After minor amendments were adopted last night, the Anne Arundel County Council delayed a vote on legislation that would have cleared the way for funding for dormitories to house workers who groom and exercise thoroughbreds at Laurel Park and live year-round on the backstretch.
Because the bill was amended, the council has to seek public comment on the measure before it can take a final vote.
One councilman questioned the need to spend federal and state dollars on a private enterprise.
"This is private land, a private facility," said Councilman William C. Mulford III. "It's a little city. It's been set up really to serve the people, not the animals."
But several community leaders last night spoke in favor of replacing the dilapidated housing.
Ray Smallwood, president of the Maryland City Civic Association, said residents have wanted to see the backstretch housing "cleaned up" for years.
"Who has to pay for it, that's really not our concern," he said.
The council could vote on the legislation next month.
A coalition that includes track management, a nonprofit community development organization and philanthropist and developer Jim Ryan wants to build the housing with a $1 million loan through the state and a $300,000 federal deferred loan through the county.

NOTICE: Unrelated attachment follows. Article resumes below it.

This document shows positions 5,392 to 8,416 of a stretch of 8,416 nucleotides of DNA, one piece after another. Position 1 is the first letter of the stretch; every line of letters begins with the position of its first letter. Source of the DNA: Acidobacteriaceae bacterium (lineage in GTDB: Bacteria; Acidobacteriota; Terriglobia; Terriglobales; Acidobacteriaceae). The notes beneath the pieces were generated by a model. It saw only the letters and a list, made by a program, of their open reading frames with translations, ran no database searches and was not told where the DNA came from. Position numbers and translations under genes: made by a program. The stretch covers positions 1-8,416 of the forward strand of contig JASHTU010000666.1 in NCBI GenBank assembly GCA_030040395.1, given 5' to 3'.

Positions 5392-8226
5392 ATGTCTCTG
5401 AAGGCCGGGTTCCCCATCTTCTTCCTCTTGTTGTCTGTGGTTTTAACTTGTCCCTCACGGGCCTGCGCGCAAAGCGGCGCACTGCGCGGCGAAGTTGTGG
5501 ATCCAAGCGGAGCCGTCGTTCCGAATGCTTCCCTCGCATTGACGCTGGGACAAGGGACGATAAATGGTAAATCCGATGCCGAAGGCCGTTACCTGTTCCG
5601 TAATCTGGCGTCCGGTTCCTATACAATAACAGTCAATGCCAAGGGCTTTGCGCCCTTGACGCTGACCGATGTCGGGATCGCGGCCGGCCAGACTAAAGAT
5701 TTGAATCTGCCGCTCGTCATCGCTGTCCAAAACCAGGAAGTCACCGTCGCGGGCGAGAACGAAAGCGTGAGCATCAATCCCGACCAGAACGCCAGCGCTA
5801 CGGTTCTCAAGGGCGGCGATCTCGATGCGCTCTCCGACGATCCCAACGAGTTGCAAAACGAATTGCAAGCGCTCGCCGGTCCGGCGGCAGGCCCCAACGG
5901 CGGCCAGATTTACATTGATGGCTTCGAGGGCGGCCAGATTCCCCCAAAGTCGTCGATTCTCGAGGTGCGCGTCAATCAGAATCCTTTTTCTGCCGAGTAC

An additional $450,000 would come from the Federal Home Loan Bank, and the Ryan Family Foundation has made a $100,000 donation.
The money would pay for two two-story buildings with 18 one-room units and a recreation room in each building. Unlike the current housing, each room would have a full bathroom and air conditioning. The plan calls for six buildings to be built eventually on land owned by the track across the street from the stable area.
Robert DiPietro, president of the real estate division of the Maryland Jockey Club, has defended the plan to use public loans to build the housing. The jockey club is part-owner and manager of Laurel Park.
"We're trying to do something that's not on the public's back," DiPietro said. "This is not any subsidy from the county and the state. There's no stadium authority building parking lots or grandstands."
On a recent day at the track, backstretch workers had mixed reactions to the proposal.
"I think this is great," resident Linda Wilhelm said of the plan.
Laura Ahlgren, 41, a hot walker, likes the life she has established in the old dorms. "I can't complain too much about something that's free," she said.
Pub Date: 4/23/97